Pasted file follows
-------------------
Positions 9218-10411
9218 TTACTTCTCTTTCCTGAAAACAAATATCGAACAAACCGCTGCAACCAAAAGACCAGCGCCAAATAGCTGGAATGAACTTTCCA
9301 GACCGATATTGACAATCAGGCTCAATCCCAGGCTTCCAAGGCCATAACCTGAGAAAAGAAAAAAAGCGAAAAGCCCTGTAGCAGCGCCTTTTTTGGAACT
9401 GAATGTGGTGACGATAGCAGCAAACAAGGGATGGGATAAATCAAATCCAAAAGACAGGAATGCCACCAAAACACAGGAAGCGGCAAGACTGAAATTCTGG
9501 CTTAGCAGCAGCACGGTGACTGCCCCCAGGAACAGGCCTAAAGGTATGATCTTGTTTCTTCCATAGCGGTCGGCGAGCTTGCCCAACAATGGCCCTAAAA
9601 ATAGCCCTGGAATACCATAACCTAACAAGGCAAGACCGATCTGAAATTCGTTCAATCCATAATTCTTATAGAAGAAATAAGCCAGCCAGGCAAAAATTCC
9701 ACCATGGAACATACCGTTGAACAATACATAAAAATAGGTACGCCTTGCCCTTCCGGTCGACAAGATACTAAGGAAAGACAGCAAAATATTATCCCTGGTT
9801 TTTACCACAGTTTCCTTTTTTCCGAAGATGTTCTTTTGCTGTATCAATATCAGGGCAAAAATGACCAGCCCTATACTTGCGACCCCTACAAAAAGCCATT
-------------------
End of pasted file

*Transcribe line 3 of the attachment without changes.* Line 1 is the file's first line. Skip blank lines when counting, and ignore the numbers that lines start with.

9301 GACCGATATTGACAATCAGGCTCAATCCCAGGCTTCCAAGGCCATAACCTGAGAAAAGAAAAAAAGCGAAAAGCCCTGTAGCAGCGCCTTTTTTGGAACT